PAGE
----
WORK by the world-renowned Pitmen Painters from Northumberland is to be showcased in a popular TV travel series highlighting some of Britain's most fascinating train journeys.
The iconic paintings produced by the Ashington Group of artists from the 1930s will feature in the BBC2 documentary series Great British Railway Journeys next week.
They have already inspired the play The Pitmen Painters by Billy Elliot writer Lee Hall – which has been a huge hit in the UK and the USA – and received widespread TV, radio and press coverage.
Now the collection of 80 paintings, which is on permanent display at the Woodhorn Museum near Ashington, will be showcased in the latest episode of Great British Railway Journeys, to be shown on BBC2 at 6.30pm on Monday .
The series involves former politician Michael Portillo travelling around the British railway network guided by the book Railway Companion, which was written by Victorian cartographer George Bradshaw.
Now in its third series, the programme selects various destinations of interest to train travellers and compares and contrasts modern Britain with that documented by Bradshaw in the 1840s.
Monday’s episode features the scenic East Coast main line rail journey from Berwick to Morpeth, and looks at the cross-Border history of Berwick as well as the fascinating story of the Pitmen Painters. Michael Portillo and his production team visited Woodhorn last summer to film the programme, which includes an interview with William Feaver, the man who wrote the book which inspired the smash hit play.
Yesterday Woodhorn director, Keith Merrin, said: “We are lucky to work with these fascinating paintings every day, but we never tire of sharing them with others.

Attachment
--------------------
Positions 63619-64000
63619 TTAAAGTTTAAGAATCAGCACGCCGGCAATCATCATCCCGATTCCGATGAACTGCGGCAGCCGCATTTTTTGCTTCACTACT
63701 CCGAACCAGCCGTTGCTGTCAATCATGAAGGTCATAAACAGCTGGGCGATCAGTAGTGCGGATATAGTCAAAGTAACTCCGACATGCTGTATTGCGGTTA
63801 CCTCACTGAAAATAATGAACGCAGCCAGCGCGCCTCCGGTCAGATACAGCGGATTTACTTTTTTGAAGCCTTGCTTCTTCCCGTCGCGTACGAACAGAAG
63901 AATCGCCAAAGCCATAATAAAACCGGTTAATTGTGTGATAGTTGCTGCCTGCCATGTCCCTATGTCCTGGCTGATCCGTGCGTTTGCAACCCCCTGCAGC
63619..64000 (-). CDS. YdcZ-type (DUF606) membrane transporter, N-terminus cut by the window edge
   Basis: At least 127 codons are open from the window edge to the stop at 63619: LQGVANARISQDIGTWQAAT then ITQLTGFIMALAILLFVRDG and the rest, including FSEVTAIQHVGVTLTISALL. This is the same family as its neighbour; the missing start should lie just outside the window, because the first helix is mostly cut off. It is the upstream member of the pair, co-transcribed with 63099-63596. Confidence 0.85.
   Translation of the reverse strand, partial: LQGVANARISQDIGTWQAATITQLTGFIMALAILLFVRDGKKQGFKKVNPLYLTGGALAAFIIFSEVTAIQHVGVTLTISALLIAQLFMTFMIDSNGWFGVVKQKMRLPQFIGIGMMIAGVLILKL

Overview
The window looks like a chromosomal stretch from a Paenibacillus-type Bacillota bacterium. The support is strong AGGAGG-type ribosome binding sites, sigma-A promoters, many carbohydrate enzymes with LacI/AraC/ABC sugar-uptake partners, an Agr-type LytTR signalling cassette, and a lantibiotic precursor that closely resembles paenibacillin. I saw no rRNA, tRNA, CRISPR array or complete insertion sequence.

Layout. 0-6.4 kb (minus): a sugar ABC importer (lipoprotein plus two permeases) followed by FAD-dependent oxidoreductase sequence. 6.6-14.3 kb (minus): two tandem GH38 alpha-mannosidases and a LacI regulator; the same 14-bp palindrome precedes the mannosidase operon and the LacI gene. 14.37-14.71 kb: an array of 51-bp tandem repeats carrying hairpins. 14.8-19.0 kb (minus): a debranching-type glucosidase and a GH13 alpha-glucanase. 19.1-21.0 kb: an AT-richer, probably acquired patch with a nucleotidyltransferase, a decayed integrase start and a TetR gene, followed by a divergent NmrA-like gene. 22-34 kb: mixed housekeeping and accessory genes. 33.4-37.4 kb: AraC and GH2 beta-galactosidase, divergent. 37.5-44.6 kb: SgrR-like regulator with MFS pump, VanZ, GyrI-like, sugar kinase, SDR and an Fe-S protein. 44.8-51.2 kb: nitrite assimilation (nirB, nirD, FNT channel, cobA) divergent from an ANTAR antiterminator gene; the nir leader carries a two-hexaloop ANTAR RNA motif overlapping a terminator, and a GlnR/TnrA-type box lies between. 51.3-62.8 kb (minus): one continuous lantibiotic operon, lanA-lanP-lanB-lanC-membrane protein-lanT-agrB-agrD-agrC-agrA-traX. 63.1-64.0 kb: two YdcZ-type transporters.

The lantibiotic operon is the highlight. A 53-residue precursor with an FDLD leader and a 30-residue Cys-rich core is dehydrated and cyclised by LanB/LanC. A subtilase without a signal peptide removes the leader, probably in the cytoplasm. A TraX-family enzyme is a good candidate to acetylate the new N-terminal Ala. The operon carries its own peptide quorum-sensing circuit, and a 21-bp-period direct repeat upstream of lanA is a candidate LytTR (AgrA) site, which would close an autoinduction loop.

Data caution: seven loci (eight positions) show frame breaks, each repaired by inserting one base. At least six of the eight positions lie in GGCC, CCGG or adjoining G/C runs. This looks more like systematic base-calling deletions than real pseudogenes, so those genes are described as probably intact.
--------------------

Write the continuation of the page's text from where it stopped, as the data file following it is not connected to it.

“Seeing them on screen gives them new life and raises awareness of this collection.
“And of course William Feaver has such insight into the paintings and the painters themselves, having become such a close friend of the artists in later years.”
Marketing officer Deborah Tate, said: “Although Woodhorn is not on the main railway line, it was next to a passenger line until the Beeching cuts of the 1960s and once had lots of freight lines for coal, so that is the link. As well as looking into the main Pitmen Painters collection, the production team also fell in love with Oliver Kilbourn’s My Life As A Pitman paintings, which were done in the 1970s after he retired.
“They are not on permanent display to the public here, but I would expect them to feature in this programme. This is another example of how these paintings, which were tucked away for a while, have now become such an amazing piece of social history as well as art. They record a way of life and activities that are now gone.”
The main Ashington Group collection is open to the public at Woodhorn from Wednesday to Sunday all year round. It was compiled by original members of the group themselves over many years. They felt the paintings represented the very best of their work.